2. Even if the Court were to address the correct authority, Courts in India have no authority to direct the legislature to frame a law, let alone specify a time-period.  This may be said to violate the basic principle of “separation of powers” which states that the executive, legislature and judiciary should function independently of each other.  Under the Indian Constitution, the Supreme Court and the High Courts have the power to protect fundamental rights and to interpret law.  The Constitution does not give power to Courts to direct the framing of a law.
  3. Persons can be held in contempt of court for not following its directions.  In this case, it is not clear who would be held in contempt for not enacting a law by June 2011.  The Supreme Court can either hold the Speaker of the Parliament in contempt for not enacting a law by the specified date (it is uncertain whether the Court has this power since no such past instance has arisen). Or it can hold the concerned government official in contempt for not enacting the law within the time period specified (the government in this case, having no power to enact a law).

[1] Decided on October 8, 2010

PAC seeks comment on 2G and 3G spectrum allocation

December 23rd, 2010 No comments

The Public Accounts Committee of Parliament has invited suggestions on “Recent Developments in the Telecom Sector including allocation of 2G and 3G Spectrum”.

Comments are invited from experts, associations, individuals, organisations and institutions interested in the matter.

Comments have to be sent in to: Director (PAC&CS), Lok Sabha Secretariat, Room No. 401, Parliament House Annexe, New Delhi – 110001 (Ph.: 23034401, 23035236), e-mail: compac@sansad.nic.in. Comments have to be sent in within 15 days.

Are measures to minimize conflict of interest of MPs adequate?

December 21st, 2010 2 comments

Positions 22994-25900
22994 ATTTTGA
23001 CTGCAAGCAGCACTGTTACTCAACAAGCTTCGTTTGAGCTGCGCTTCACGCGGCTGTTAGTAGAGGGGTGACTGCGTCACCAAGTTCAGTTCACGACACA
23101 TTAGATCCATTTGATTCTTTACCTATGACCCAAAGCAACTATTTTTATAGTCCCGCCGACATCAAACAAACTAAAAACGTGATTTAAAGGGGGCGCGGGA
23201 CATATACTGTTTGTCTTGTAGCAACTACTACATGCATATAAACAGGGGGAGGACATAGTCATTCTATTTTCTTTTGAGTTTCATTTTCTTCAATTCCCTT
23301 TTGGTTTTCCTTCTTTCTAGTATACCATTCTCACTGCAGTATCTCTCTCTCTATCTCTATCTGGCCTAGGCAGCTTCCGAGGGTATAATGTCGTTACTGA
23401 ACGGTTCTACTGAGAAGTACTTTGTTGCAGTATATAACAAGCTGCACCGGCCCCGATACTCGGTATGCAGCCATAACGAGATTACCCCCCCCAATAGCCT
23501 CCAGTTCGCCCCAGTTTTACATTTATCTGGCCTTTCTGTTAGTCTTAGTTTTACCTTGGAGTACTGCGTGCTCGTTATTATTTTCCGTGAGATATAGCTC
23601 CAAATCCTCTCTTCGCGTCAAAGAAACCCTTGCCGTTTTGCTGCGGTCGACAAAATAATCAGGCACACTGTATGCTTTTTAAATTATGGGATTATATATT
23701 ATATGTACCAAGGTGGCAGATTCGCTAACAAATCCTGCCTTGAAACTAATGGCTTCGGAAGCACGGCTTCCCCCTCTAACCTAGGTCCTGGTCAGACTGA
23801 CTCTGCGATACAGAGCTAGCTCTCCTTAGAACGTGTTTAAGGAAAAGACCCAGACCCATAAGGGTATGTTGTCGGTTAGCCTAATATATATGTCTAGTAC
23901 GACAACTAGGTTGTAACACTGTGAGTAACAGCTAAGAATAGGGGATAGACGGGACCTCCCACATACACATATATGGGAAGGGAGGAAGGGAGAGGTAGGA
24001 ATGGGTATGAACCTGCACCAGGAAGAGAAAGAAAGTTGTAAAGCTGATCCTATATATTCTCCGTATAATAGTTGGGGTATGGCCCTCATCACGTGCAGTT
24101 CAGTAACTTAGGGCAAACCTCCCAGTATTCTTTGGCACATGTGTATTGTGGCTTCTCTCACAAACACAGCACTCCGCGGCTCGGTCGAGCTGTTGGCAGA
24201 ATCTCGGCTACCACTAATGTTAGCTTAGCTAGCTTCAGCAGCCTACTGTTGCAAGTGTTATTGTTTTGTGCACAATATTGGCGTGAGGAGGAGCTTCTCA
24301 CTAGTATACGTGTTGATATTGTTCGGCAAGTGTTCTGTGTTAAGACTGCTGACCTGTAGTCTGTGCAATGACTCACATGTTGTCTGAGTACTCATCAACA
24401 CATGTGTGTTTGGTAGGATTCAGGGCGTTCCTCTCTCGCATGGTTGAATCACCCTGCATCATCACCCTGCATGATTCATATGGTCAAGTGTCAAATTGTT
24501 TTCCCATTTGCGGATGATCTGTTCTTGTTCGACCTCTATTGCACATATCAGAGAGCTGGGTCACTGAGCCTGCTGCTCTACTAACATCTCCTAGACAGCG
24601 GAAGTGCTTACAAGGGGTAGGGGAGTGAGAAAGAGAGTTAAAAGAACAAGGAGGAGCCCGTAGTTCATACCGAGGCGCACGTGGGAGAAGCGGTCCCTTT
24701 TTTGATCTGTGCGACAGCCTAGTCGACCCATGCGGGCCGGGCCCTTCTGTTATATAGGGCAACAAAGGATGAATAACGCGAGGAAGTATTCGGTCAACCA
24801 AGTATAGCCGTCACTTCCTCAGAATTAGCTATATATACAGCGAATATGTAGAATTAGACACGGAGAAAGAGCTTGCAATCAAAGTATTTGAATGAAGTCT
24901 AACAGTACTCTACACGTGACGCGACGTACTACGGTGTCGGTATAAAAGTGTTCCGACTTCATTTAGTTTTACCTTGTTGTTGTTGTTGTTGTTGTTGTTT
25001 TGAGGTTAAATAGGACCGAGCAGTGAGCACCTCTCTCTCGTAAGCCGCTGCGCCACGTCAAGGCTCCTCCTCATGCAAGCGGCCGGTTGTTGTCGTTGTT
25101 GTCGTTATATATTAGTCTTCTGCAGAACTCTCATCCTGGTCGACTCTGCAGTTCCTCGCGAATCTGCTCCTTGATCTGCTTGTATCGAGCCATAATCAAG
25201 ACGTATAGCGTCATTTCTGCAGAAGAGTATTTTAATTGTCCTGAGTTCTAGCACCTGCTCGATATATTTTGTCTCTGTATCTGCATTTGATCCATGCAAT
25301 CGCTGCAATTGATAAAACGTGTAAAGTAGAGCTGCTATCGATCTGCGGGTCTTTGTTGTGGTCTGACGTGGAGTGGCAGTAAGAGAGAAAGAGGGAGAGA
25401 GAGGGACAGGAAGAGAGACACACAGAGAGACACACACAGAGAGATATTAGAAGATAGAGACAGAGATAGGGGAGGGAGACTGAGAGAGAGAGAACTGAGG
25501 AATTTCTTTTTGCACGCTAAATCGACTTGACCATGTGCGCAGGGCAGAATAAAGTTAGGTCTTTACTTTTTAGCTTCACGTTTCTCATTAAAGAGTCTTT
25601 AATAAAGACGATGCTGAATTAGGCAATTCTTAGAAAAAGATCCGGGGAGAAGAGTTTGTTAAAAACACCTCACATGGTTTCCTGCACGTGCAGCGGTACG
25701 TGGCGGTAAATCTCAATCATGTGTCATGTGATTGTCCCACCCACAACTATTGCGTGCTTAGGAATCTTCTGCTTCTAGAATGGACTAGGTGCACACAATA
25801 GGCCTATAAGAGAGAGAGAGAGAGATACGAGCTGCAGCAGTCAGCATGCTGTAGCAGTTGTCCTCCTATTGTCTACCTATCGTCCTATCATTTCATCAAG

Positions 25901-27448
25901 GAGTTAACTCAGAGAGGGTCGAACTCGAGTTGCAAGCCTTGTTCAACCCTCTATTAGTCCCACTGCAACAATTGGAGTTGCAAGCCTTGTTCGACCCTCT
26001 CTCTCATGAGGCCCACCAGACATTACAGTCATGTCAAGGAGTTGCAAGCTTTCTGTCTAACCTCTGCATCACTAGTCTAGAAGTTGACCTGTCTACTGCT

In India, one of the common threads that run through many of the corruption scandals is the issue of conflict of interest i.e. public officials taking policy decisions based on their personal interest.  For example, Shashi Tharoor in the IPL controversy or Ashok Chavan in the Adarsh Housing Society scam.

Many countries take measures to minimize conflict of interest of its MPs by regulating membership of parliamentarians in Committees, making it mandatory for them to declare pecuniary interest, and restricting employment both during and after completion of tenure.  For example, the US Senate has a detailed Code of Official Conduct that provides guidelines on conflict of interest.

India also has some measures in place to minimize conflict of interest.  These are codified in the Code of Conduct for Ministers, Code of Conduct for Members of the Rajya Sabha, Rules of Procedure and Conduct of Business in the Lok Sabha and Rajya Sabha and Handbook for Members of Lok Sabha and Rajya Sabha.  Every Rajya Sabha MP has to declare his or her interest (along with assets and liabilities).  He has to declare five pecuniary interests:  remunerative directorship, remunerated activity, majority shareholding, paid consultancy and professional engagement.  Lok Sabha MPs can object to another MP joining a parliamentary committee on grounds that he has personal, pecuniary or direct interest.  (For more details, see PRS note on Conflict of Interest Issues in Parliament).